Bryan Cranston is living in London right now, starring in the National Theatre’s production of Network for director Ivo van Hove. And, earlier this month, his new film Last Flag Flying, directed by Richard Linklater, opened in the US. The two projects could not be more different. In the first, he is the mad as hell Howard Beale, determined not to take it anymore. And in Last Flag Flying he is Sal Nealon, a Vietnam vet whose larger-than-life personality lights up every room, even if it makes him the kind of friend you’d want by your side, but always keep at arm’s length. They are just the latest roles in a career marked by Cranston’s chameleon-like ability to explore different aspects of himself. I sat with Cranston in London recently to discuss them both.
You play Sal Nealon in Last Flag Flying, a story about a trio of Vietnam vets who reunite after years apart. What appealed to you about it?
For me, it was about knowing what we know now, and accepting what we don’t know, and what we might never know. It explores the power of friendship, and the responsibility we have to our history. What we shared in Vietnam as characters 30 years ago, do we have a responsibility to bring that up? Also, what was interesting, too, from my perspective—and my character’s perspective—is the value of truth. Is it so virtuous if it doesn’t help someone?
It came as a direct offer, and when they sent me the script they said, “They want you to play Sal, they’re thinking of Steve Carell for Doc and Laurence Fishburne for the Reverend.” It was like, “Let’s just say yes right now.” And, of course, the agent’s going, “Now, hang on, let’s negotiate first…”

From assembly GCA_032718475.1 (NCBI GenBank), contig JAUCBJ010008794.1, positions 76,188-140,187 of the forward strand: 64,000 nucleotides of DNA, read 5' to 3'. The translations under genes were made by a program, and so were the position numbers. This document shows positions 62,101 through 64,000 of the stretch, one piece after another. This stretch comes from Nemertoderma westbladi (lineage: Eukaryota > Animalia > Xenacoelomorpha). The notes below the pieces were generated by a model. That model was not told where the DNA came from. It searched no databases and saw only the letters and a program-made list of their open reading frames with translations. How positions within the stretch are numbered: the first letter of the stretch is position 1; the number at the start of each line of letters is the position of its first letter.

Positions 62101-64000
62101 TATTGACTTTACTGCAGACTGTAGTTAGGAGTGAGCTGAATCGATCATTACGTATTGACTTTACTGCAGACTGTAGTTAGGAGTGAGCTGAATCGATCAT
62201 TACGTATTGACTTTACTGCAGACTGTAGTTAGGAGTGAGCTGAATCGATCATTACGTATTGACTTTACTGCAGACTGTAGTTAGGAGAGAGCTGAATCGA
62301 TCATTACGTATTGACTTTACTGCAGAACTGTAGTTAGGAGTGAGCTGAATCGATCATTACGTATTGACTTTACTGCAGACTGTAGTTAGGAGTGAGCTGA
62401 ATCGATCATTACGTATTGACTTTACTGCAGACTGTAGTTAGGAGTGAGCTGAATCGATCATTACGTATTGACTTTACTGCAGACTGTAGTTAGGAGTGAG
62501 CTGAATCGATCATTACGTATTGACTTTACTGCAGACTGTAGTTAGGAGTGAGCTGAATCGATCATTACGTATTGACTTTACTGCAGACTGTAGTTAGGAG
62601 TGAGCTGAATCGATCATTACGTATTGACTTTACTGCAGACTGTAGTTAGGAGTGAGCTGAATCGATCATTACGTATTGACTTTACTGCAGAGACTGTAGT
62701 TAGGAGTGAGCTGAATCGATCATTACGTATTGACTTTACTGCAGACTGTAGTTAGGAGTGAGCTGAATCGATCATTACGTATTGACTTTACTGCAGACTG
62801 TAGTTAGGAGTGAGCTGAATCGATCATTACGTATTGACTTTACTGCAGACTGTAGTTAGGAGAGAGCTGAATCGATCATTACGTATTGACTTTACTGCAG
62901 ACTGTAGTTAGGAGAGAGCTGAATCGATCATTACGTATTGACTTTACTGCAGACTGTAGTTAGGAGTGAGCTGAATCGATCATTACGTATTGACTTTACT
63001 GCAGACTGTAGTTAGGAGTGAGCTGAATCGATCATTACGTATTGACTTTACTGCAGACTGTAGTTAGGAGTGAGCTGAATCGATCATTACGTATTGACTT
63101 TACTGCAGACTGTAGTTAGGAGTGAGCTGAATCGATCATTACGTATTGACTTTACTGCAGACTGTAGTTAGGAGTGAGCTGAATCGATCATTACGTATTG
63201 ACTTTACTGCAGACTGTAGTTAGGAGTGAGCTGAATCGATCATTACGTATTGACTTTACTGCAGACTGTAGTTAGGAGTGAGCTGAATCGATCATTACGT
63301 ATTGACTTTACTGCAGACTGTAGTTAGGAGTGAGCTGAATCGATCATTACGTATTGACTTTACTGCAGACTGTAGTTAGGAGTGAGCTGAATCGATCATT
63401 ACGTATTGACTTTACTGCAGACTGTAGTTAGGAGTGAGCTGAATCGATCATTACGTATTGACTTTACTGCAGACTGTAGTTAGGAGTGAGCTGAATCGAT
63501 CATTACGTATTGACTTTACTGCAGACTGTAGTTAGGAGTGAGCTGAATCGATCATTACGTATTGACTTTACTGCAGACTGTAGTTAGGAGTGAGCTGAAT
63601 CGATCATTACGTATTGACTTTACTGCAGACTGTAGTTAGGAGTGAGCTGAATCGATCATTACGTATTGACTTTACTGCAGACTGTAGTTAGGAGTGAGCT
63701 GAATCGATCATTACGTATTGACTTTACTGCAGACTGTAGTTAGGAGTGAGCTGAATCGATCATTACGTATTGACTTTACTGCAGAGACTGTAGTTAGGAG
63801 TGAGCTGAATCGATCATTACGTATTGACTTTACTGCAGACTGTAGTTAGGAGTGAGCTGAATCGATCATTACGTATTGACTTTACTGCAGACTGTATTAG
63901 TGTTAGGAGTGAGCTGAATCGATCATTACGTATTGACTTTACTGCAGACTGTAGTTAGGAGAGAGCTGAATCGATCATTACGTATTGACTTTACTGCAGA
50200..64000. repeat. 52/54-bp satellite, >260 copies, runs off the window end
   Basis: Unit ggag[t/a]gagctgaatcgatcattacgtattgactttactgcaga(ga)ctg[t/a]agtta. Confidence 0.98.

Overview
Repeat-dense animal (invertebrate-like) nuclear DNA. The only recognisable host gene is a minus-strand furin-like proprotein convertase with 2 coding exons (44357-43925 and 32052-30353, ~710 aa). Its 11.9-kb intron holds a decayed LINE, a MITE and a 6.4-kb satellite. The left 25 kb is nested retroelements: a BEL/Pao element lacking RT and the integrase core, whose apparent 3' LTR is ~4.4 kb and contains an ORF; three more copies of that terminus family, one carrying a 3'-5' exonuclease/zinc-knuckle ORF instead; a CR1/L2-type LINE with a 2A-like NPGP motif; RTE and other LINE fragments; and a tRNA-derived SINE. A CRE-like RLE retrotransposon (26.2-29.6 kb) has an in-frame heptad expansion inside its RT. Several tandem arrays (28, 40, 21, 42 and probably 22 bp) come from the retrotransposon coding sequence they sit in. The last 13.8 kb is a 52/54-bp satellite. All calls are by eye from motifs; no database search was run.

What drew you to Sal?
I love the challenge of doing something different, and if something scares me a little—if I’m a little nervous about it—there’s a titillation to that. Richard Linklater and Darryl Ponicsan did such great work on this, where it so clearly defines not just the characters but their points of view, and what each is bringing to the story. It’s so clear that you go, “I get it. I know this guy.” I knew Sal. He’s a consumer; he wants it all. He doesn’t say no to anything. “Want to go on a trip?” “Yeah.” “Want to have sex with her?” “Yeah.”
He’s the person that when you say, “Oh, Sal’s coming,” everyone goes, “Ugh.” You have an exhale, because he sucks the energy out of the room and he takes up so much room with his personality that it’s exhausting. But he’s a hell of a friend. He’s the first one who’ll back you up. You’ve got a problem? Sal’s there.
Is there a danger in going too big with him?
A lot of characters I do are big, and I usually tell the director, “I’ve really got to go to the extreme to find this guy. Please pull me back if you sense that I’m going too far.” Dalton Trumbo was like that. Lyndon Johnson too. I gave Rick the same speech. Sometimes you overshoot, and on a character like this you can overshoot. That’s why he can’t be the lead in the story. Doc is the main focus, and he’s the foundation. If Steve hadn’t done the incredible job he did with Doc, my character would just fly off the handle. He’s anchored, so he allows my character and Fish’s character to just kind of circle around him.
Richard Linklater seems to share your passion for changing things up from project to project.
We gravitate towards the same thing. I want to try something new. When, after seven years, Malcolm in the Middle was coming to an end, I had two straight offers to do fun, goofy dads on TV shows. I turned them both down. I want to test myself and try new things. Quite honestly, I go into projects and I don’t know if I’m going to fail or succeed. There’s something very exciting in that.